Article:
Annie On Writing

June 22, 2016

This Is Your Day By Mike Lee

Filed under: Twisted Tales,Writing Tools — Annie Evett @ 6:00 pm

As I exited the bodega what I first noticed about the young woman standing outside was the white plastic hair clip crookedly dangling, loosely buried between the hunks of her long honey-blond hair. The hair draped her tight, thin shoulders halfway down her back. Her poise was as if standing at attention, with her back turned to the bodega entrance. The woman seemed to be on this block for a purpose, a sentinel patiently waiting for her orders from elsewhere.

As I tried to pass, the young woman suddenly spun to face me.

“You must come with me,” she said, breathless. “Today is your day.”

“My day?”

She stared at me with oval eyes the cast of emeralds. Her skin was tan. My first guess was she was from the Middle East, but also vaguely French, Italian and Roma. Perhaps a pied noir; I read books on the Algerian War. A savage war of peace, and her family exiled.

You could see the planet in her pretty face; an alluring geography of curving full lips, the range of her narrow nose sloping toward them, and the seashore sunny tones of her smooth skin.

She dressed from another time. A gray Cashmere sweater buttoned over a bleached Peter Pan collared blouse, a shapeless black knee-length skirt, thick old-style nylon stockings and black ballet flats with wide bows. Maybe she was Jewish Orthodox. I think the unmarried girls do not wear wigs.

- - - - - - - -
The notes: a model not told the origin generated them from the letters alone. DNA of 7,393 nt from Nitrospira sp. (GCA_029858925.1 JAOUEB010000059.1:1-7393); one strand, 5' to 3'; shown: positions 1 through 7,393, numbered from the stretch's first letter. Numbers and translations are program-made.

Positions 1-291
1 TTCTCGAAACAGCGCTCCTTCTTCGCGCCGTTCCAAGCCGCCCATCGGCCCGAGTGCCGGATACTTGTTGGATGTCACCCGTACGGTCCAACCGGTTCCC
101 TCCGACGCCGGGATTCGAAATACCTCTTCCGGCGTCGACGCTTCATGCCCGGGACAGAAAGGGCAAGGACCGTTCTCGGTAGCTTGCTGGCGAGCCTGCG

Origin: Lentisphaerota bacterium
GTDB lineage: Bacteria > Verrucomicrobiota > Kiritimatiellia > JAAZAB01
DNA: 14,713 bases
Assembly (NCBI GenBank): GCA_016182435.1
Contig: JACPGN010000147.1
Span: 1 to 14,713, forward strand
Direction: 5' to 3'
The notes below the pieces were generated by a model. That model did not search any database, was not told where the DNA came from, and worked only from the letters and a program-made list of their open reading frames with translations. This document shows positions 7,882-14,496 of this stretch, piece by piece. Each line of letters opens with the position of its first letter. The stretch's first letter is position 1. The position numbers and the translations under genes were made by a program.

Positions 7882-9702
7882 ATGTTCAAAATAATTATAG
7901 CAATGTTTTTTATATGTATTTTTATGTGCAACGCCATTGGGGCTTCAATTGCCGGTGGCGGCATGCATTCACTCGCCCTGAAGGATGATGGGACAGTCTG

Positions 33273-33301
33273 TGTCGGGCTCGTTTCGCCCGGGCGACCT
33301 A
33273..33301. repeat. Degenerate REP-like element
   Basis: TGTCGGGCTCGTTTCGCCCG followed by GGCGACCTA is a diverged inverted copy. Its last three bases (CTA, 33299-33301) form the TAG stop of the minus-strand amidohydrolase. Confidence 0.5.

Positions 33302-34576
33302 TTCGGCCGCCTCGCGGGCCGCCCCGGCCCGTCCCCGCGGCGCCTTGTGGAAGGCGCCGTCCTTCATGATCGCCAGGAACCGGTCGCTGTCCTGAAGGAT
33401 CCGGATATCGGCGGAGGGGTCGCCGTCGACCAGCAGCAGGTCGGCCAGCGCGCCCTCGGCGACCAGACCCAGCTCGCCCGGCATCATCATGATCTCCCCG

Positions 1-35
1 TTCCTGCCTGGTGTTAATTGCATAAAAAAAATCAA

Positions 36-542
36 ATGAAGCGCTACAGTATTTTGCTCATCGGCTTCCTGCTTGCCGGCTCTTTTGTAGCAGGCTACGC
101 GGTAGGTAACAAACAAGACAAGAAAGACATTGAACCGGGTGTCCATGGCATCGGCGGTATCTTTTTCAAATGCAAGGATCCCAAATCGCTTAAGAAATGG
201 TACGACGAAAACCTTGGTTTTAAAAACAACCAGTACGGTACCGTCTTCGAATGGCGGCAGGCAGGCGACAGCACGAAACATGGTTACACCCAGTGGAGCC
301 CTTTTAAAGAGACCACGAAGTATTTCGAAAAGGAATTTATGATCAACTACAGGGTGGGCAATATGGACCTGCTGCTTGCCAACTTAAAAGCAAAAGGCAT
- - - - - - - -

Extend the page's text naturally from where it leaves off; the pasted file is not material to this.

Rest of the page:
“Yes,” she said, earnest yet courteous. “You must come with me.”

I became anxious. “I am sorry, but I must get home.”

The young woman became adamant, her voice rising. “No. You don’t understand.
Today is your day.”

She bit her lip. “Please.”

“Then what day is today?

She grasped my hand. Her fingers were cold.

A whisper: “This is your day.”

I now understood what she meant.

Emeralds sparkled.



  1. Fantastic!
    Congratulations, Mike!


    Comment by Kátia Lima — June 23, 2016 @ 10:21 am | Reply

  2. I don’t understand what she meant! It’s it his lucky day or his last?

    Nice dialogue, good way to draw the reader in.


    Comment by ganymeder — June 26, 2016 @ 10:09 am | Reply

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